Bad Credit Medical School Loans
Private medical school loans are issued by lenders such as banks and credit unions. These institutions require credit checks prior to issuing private loans. Therefore, your credit rating determines your eligibility for private medical school loans, and a negative credit rating will most-likely be rejected for a loan.
Unlike private medical school loans, federal medical school loans are not credit-based, allowing those with less than ideal credit, or no credit, the opportunity to take out a loan. In comparison to private medical school loans, federal medical school loans are advantageous in that they are: federally regulated, have no origination fees or prepayment penalties, and generally have lower interest rates than private loans. Federal medical school loans also have a grace period after graduation, can have subsidized interest, and offer forgiveness options.
Two examples of federal medical school loans are Stafford Loans, and Graduate PLUS Loans. Stafford Loans are the most commonly used student loans. They have low interest and are available to professional students, such as medical school students. These loans are either subsidized or unsubsidized, based on need. Annually, medical school students are allotted a maximum of $8,500 in subsidized Stafford Loans, and $30,000 in unsubsidized Stafford Loans.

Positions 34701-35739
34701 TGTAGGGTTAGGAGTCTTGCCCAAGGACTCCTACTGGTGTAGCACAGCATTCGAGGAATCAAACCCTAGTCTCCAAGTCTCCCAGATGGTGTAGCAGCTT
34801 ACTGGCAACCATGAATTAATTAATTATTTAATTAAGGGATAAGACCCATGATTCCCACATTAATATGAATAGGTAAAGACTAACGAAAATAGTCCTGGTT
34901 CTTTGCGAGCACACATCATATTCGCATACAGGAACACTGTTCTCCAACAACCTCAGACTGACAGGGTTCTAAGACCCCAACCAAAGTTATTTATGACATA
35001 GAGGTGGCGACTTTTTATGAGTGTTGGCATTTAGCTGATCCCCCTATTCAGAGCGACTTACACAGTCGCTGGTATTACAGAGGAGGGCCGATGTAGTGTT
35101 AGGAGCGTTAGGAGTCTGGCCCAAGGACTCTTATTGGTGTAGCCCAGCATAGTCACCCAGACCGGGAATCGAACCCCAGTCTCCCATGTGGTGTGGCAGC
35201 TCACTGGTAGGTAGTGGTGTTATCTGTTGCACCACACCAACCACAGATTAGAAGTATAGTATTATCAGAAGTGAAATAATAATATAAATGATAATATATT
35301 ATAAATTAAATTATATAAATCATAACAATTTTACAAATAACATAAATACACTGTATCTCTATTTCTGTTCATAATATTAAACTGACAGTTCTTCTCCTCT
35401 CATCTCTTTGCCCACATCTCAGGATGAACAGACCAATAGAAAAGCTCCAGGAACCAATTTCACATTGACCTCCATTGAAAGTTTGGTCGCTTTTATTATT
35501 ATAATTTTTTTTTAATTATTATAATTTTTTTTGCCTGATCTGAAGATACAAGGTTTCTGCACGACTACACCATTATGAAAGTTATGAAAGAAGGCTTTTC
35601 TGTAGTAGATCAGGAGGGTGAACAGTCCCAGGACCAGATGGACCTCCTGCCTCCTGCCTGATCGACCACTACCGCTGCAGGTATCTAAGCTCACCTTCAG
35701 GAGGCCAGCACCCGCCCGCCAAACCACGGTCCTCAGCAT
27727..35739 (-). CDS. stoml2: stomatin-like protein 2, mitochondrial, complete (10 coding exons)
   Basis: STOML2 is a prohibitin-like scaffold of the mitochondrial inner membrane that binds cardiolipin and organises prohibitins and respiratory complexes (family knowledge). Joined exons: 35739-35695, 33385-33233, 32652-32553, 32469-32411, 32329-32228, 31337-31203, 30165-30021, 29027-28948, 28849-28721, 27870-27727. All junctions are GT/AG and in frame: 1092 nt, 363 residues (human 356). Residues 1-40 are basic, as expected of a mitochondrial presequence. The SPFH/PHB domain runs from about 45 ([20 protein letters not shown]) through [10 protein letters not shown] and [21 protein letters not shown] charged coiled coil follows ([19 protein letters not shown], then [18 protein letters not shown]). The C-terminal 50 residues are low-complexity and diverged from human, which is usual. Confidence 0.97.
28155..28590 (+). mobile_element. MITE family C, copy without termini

Graduate PLUS Loans are available to professional students as well, and are not based on the borrower's income or financial need. Therefore, a student will not be turned down for making too little or too much money. The loan's maximum amount varies and can be increased to cover up to 100 percent of the cost of attendance, including tuition and fees, books, computers, etc.
In addition to the benefits of taking out federal medical school loans, if you consolidate, you can enjoy even more advantages. By consolidating, you can actually improve your credit score, therefore ending the poor credit that has been haunting you! Also, there are no fees, credit checks or prepayment penalties associated with consolidating. Furthermore, you can lock-in at lower interest rates, lower your monthly payments, and even reduce your percentage rates by .25% by paying with auto-debit and by 1% after 36 months of consecutive on-time payments. Deferment and forbearance options are also available, as with the federal medical school loans.
Overall, consolidating your federal medical school loans will simplify your life and save you thousands of dollars - a decision that will not be coming back to haunt you.
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Save Money with a Private Student Loan Consolidation from Medical School Loans
By Brooke Heath
Even as a young child practicing medicine on your stuffed animals, you knew that you were destined to become a physician. But the road to obtaining your medical degree takes more than just the ability to mend the imaginary wounds of a teddy bear.
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